Read // Eat: Jollof Rice from ‘Americanah’

Looking for a recipe from Americanah? Want to impress the Chimamanda Ngozi Adichie fans in your life? Click through for a great Nigerian recipe for Jollof rice!

Looking for a recipe from Americanah? Want to impress the Chimamanda Ngozi Adichie fans in your life? Me, too! Luckily, our boy Ben is hooking us up.

Chimamanda Ngozi Adichie’s Americanah came highly recommended. As is with other parts of my life, I turned to my friends to gauge whether or not this novel would pique my interest or leave me grumbling in bed, dry-eyed, and disappointed that I was missing a rerun of Star Trek: The Next Generation on cable.

One friend’s reply was so passionate (sent in all CAPS so we know they meant it) I knew no way I could ignore my bedside library.

With peer pressure set to high, I settled in with a bottle of wine and got acquainted with Adichie’s leading woman and man, Ifemalu and Obinze.

We meet Ifemalu, a well-established blogger writing about race in America from an African point of view, as she makes her way from Princeton to nearby Trenton to get her hair braided. While en route, she lays the foundation for a love story that crosses oceans, spans decades, and may hit too close to home at times. Thankfully, Adichie injects plenty of wit and gumption along the way.

Obinze starts this story as a married family man, still in Nigeria and doing very well in real estate. About half a bottle of wine in, his story takes us to England on an adventure of illegal documents and undesirable jobs as he struggles to make his American Dream a reality.

Since, I’m always thinking about my next meal, you can imagine I was drawn to the food of this book. Adichie references food subtlely. The man on the train platform eating his ice cream; the inexperienced journalist unsure of the American deli spread at a fancy Nigerian party; the fish and chips shared by Obinze and his maybe future wife.

I have a standing rule of not frying fish where I sleep so I passed on the idea of fish and chips. Instead, I settled on jollof rice (what I will preemptively describe as DELICIOUS!)

Mentioned periodically throughout the novel, jollof rice is a traditional meal served for a variety of occasions. This rice, tomato, and chicken based dish can be made in many different fashions, from complex to simple. I opted to try one with a moderate amount of work. However, I will say it can be a good beginner’s recipe (and inexpensive at that!)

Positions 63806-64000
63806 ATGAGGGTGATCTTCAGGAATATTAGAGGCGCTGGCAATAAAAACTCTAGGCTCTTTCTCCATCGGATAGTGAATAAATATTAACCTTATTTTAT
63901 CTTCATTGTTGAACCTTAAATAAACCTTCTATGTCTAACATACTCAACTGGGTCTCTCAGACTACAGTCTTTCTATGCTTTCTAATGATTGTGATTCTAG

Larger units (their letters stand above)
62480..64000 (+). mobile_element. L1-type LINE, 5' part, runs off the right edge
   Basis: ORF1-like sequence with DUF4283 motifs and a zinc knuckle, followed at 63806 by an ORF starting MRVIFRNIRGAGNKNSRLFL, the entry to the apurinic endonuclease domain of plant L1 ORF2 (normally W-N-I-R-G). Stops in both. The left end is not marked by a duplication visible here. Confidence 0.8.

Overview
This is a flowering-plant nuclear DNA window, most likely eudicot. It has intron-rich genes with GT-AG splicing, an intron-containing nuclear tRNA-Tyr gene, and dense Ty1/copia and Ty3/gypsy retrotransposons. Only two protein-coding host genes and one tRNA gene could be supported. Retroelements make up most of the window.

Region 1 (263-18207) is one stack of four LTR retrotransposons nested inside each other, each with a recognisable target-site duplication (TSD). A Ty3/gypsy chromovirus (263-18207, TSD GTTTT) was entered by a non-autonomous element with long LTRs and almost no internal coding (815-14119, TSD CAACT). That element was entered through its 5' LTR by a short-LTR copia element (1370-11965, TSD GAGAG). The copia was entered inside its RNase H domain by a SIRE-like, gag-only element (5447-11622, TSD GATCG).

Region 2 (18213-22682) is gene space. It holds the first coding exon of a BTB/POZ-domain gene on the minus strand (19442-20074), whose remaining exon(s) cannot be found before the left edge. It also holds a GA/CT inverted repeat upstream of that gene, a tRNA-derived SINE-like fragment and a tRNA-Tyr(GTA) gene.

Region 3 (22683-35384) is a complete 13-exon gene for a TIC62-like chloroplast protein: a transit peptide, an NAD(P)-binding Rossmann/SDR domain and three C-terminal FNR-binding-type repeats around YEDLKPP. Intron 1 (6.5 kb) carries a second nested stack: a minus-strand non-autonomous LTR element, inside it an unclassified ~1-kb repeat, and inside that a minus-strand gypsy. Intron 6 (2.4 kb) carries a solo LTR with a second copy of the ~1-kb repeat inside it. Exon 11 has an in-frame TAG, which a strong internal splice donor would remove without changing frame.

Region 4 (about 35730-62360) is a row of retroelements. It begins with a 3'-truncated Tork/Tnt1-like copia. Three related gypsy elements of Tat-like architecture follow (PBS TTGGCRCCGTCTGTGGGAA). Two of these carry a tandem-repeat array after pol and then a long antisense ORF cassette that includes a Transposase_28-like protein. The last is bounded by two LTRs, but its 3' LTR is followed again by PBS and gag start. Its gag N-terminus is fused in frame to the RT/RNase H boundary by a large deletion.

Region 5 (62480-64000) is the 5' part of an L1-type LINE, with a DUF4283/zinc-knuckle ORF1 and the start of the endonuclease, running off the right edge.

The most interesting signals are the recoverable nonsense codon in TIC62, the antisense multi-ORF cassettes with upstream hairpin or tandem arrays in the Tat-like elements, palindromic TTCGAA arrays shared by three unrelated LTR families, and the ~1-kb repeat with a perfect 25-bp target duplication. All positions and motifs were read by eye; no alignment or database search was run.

jollof rice ingredients


Jollof Rice recipe from ‘Americanah’

Recipe Inspired from Jamie Oliver


8 chicken thighs
1 tsp ground coriander
1 tsp ground white pepper
Vegetable oil
1 1/2 lb cherry tomatoes, on the vine
4 onions, finely chopped
6 garlic cloves, sliced
2 chili peppers, deseeded and chopped
A bunch of flat leaf parsley, leaves chopped, stalks finely chopped
2 tbsp tomato purée
vine-ripe tomatoes, chopped
50oz chicken stock
2.5 cups long grain rice
1 lemon, cut into wedges, to serve


Preheat the oven to 180ºC/350ºF/gas 4. In a bowl, toss the chicken thighs with the ground coriander, white pepper and a pinch of salt. Add a glug of oil to a large saucepan and fry the chicken over a medium heat for 7–8 minutes, until browned all over.

Transfer the chicken to a medium-sized roasting pan and cook in the oven for 30–40 minutes, until golden, adding the cherry tomatoes to the pan halfway through.

Meanwhile, using the same pan you browned the chicken in, add a splash of oil and sauté the onions, garlic, chili and parsley stalks over a low heat for 10 minutes. Stir in the tomato purée and chopped tomatoes, then pour in the chicken stock.

Bring it to the boil, then reduce the heat to low and let it simmer for 5 minutes. Stir in the rice, pop the lid on and let it bubble away for 20 minutes, stirring occasionally, adding water if it gets too dry.

Finally, stir in the parsley leaves followed by the cooking juices and cherry tomatoes (discarding the stalk) from the roasting pan. Mix well, squashing the tomatoes into the rice.
Serve the rice with the chicken pieces on top and lemon wedges on the side for squeezing over.

*Note on the recipe: I halved the recipe and it made enough for my single self to eat it for three days at both lunch and dinner.

Have you guys read Americanah yet? It is, hands down, the best novel I’ve read in YEARS. Go read it right this second! And then read Purple Hibiscus, too!

P.S. Lamb stew from The Hunger Games + 5 Louisiana foods that will change your life + diet.



Americanah was so powerful – such an impactful novel. It’s the best kind of story that makes you think while you feel 🙂


Americanah was hands down the best book I read in 2015. I’ve passionately pressed it into the hands of so many friends. What touched me the most was seeing the world through Ifemalu’s eyes and it made me think of my partner who, though born in the US, came to America after being raised in South America until he was a teenager. Him and all his friends that are first generation in this country, I never before appreciated how little things like idioms and aspects of culture that we don’t even think of can be so jarring or confounding. Adichie really opened my eyes and the beauty of this book and it’s power lies in the perspective it brings to literature.

Sarah Von Bargen

YES. I only wish that I’d seen her TED talk before I read the book so I could imagine Nigerian accents when I was reading!

Sarah M

Oh my, what a great review! I’ve had this on my list for awhile now, but sounds like it’s so good I NEED to pick it up soon. Thank you!
Sarah M


I enjoyed this book and this isn’t even her best one. Go back and read Half a Yellow Sun. This Jollof rice looks nothing like what I eat with my Nigerian or Ghanaian friends.


I listened to the book -twice!- on audible. I love the voice the narrator gives each character and the true African sound of the English language. Fun to listen to!


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